First, this means attacking a straw man. Scholarship itself comes off foolish, when it has the strength to unlock the work. (Poussin does not favor rape, and his painting moralizes enough about it for me nearly to appreciate it.) Second, it gets him into a trap. If one has to choose, why value the passion unless one already likes the art? Most important of all, must I oppose them at all?
My doubts gelled when I realized how little the core chapter matters. By then Armstrong had admitted a problem: reveries do run on, and they can take me away from the picture at hand. So what will bring me back to that state of "mutual contemplation," and how will I know when I am there? How can a painting contemplate me anyway? The core section never counts because it never explains.
Once the loose ends got to me, I could not help noticing a circular argument everywhere I looked. The book tries to solve the question of art's value, but then come the real examples, such as a villa by Andrea Palladio, among the most influential architects of the Renaissance. (Typical of Armstrong's cavalier attitude to factual resources, the novice will not learn its century, much less a date.) Success hinges on proportions: "if the porticos were wider, the flanks would become too narrow." But how do I know?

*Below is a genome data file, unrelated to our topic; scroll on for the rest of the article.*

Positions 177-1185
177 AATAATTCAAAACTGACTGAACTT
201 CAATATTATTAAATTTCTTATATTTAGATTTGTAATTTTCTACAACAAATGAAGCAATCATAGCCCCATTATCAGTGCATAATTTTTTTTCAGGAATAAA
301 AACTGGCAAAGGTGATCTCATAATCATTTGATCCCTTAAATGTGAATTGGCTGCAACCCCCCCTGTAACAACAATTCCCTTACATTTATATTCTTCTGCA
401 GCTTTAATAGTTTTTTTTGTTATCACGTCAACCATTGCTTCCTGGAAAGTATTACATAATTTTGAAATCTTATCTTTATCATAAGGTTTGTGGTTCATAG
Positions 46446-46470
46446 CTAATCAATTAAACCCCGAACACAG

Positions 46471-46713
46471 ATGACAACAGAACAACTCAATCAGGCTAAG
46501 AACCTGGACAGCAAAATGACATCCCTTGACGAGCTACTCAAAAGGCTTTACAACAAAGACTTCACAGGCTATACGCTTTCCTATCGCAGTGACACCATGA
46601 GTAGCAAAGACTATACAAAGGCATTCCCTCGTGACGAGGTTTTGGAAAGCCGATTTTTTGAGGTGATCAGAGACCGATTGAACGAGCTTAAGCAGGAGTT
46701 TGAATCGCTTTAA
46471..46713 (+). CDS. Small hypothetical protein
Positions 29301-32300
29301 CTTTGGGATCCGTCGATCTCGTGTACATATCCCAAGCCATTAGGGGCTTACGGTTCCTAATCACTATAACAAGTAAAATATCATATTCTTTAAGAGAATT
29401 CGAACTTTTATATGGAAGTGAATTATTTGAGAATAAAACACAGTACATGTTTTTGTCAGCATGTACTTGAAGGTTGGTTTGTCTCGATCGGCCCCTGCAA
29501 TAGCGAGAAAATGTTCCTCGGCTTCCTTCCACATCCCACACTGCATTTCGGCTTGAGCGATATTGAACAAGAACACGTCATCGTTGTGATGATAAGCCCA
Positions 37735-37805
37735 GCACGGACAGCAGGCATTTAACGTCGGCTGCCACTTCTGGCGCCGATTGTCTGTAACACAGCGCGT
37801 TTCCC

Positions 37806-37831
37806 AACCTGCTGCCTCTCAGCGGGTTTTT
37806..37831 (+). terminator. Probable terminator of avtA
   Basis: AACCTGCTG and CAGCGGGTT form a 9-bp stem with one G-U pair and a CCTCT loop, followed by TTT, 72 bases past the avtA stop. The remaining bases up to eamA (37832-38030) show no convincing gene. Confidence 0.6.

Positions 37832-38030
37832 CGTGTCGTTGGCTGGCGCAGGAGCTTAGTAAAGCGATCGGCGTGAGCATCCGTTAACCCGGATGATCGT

The question gets, for one thing, at Armstrong's unjustified core values—good taste, charm, and repose. What, then, of art that disturbs them all? Indeed, once one releases the imagination, it tends to unnerve some truisms. Beauty, one hears, is only skin deep, and in different ways art has looked past the skin of things. Rembrandt hid human skin in shadow, Cubism burst it, and Damien Hirst displays a twenty-foot anatomical model without it. Artists still do self-consciously lovely work, but then they need a thick skin these days just to survive.
One starts to note that Armstrong tends to draw his examples from an age of privilege. A connoisseur's standard comes across in the many eighteenth-century pictures. Even after 1800, Armstrong prefers brown landscapes all but undisturbed by Impressionism, much less Modernism and beyond. If one cannot return to a gentler era, one can at least hide from amidst the trees of a proper gentleman's estate.
How do I know? The question gets at Armstrong's very focus, too. I mean the question of value. The chain of justifications has to come to end somewhere. Ludwig Wittgenstein, the philosopher, said this about knowledge rather than judgments of value, but I hear it again now.
Wittgenstein asks one to look past the systems, to the totality of one's investments in the world. It holds the key to a whole new start, one that values the intellect along with emotions. It asks how they can support and challenge each other in a work of art.